Butterfly grew up with food intolerances and was diagnosed with ADHD, Asperger's
Syndrome, and learning difficulties. Now she struggles with OCDs.
This is the story of how we have faced these challenges.

Tuesday, September 4, 2012


And finally...

I wanted to end this blog on a positive note. Butterfly is 20 years old now, and her struggle has become that classic struggle for independence.

As for her symptoms, they are only part of that story. Her OCDs remain, but off medication, the tics are gone. She is gradually learning to control her OCDs, rather than them controlling her, although there is still an ongoing journey with this. . She has also altered her diet ... a few times. She noticed improvement after going gluten-free, the she noticed that her energy went down after consuming meat, so she stopped eating it. She embarked on a gluten-free vegetarian diet, and is now gluten-free, GMO-free, vegan. It has all made a positive difference. And along the way, Bud has taken great joy in discovering how to cook great meals for herself (and sometimes for me too) on this diet. She has a real talent in the kitchen.... well, except for the cleaning up part. ;o)

Butterfly still has struggles ahead, as we all do. It’s just that hers include a syndrome that really isn’t all that well understood, medically or socially. Medically, its causes, management, and possible cures all remain matters of debate. Socially, all we need is a cure for ignorance. I don’t see a lot of light at the end of either tunnel, frankly. Let’s face it: it’s rather difficult to get people to work together to common purpose, and since there are vested interests that resist enlightenment, I’m not looking for medical answers anytime soon. Too many people are looking for a smoking gun while standing in a minefield. And too many people want to lump all people with autism into some neat, tidy box, when the truth is, when you’ve met one person with autism, you’ve met ONE person with autism. And then, there are too many people who just don’t have a clue, and who think it’s ok to have an opinion anyway. I’ve asked it before, and I’ll ask it one more time: who is really more socially inept... those with social disabilities, or those who can’t accept them as they are, with grace, humility, and imagination? I know the answer. I’m guessing a lot of people may not.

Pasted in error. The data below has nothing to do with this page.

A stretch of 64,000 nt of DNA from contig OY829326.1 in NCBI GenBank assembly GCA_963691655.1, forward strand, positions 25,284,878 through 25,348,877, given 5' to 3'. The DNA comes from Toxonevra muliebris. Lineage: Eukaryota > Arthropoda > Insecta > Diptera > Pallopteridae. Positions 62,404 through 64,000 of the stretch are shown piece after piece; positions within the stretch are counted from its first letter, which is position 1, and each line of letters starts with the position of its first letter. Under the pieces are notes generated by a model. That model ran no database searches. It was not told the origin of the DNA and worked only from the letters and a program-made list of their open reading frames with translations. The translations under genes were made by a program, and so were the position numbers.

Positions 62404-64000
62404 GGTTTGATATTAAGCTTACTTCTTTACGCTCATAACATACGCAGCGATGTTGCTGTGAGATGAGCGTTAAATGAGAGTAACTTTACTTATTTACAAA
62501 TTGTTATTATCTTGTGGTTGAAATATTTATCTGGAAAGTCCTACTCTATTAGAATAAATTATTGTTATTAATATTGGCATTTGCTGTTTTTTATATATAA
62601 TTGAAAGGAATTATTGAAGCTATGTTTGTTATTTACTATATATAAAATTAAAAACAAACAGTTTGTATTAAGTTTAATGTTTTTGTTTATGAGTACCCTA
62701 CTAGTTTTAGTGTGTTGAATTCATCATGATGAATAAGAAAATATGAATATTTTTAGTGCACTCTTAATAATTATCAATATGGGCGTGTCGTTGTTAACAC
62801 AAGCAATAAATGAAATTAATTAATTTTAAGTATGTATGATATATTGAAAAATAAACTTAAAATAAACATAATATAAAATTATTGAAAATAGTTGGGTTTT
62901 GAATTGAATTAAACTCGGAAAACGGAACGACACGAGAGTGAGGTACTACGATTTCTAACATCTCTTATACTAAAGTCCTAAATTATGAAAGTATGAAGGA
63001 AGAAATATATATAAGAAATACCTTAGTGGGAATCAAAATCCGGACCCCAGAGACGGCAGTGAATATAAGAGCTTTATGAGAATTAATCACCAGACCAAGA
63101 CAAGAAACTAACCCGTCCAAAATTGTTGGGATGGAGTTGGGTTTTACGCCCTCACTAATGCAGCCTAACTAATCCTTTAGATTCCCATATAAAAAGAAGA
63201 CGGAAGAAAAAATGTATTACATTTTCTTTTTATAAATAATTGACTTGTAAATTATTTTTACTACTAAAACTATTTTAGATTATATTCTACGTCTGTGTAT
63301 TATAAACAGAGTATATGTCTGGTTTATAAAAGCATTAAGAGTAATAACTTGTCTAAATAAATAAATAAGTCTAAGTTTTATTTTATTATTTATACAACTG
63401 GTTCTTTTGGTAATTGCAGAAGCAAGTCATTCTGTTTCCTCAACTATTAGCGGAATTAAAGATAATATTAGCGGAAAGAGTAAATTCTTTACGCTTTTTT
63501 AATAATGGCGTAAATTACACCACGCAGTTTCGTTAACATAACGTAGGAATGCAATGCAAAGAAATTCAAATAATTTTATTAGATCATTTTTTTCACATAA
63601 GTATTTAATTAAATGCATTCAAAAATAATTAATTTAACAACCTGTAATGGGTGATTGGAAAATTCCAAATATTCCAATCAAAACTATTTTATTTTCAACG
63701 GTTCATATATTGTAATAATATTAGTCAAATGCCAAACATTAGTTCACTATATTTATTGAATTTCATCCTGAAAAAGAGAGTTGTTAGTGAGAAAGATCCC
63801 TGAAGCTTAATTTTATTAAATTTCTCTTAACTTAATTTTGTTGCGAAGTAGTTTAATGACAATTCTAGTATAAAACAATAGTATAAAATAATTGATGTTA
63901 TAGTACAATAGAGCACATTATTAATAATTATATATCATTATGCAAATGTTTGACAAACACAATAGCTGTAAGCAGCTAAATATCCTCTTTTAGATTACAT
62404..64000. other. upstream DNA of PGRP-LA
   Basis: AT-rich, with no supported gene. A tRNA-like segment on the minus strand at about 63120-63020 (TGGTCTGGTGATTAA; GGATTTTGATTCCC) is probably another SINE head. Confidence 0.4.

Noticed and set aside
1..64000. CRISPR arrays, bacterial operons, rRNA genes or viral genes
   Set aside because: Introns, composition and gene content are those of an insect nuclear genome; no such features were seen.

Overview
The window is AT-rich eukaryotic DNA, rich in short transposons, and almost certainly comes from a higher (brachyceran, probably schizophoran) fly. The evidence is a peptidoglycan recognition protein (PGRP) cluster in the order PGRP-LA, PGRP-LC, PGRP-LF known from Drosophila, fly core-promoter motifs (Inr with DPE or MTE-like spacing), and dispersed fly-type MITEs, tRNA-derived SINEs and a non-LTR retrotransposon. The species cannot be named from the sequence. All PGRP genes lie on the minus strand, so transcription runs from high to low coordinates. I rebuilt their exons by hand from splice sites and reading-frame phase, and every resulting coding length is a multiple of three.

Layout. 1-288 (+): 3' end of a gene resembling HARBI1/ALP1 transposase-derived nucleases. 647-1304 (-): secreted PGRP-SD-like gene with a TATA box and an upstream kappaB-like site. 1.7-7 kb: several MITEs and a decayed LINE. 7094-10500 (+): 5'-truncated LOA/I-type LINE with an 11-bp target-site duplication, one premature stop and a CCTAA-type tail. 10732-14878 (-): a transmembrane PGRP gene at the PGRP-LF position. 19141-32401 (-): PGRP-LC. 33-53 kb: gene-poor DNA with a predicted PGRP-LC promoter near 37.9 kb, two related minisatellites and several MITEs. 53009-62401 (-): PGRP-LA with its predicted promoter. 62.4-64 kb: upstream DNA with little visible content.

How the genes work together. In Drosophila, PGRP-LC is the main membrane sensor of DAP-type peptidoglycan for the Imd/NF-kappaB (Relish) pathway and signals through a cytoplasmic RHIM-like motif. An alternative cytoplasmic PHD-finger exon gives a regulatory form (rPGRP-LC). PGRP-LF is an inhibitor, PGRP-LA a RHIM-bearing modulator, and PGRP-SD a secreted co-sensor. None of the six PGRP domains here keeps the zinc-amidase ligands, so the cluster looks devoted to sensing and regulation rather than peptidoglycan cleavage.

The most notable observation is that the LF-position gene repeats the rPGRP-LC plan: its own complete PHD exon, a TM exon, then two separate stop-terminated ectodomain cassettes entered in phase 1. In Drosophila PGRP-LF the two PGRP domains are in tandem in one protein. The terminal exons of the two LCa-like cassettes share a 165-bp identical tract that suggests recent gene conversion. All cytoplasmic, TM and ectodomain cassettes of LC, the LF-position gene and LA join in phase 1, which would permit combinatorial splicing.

Butterfly has given a lot of thought to her future. There are several avenues of interest she wants to pursue. Right now, she has settled on photo-journalism. She has a lot of work to do, but she is a pretty good photographer already, and her writing... well, it’s direct and to the point, and because of one of her OCDs, it’s also grammatically correct in all ways. ;o) Her talents encourage me to believe she will ultimately do just fine.  She is working, part time, in retail right now.  It's another beginning.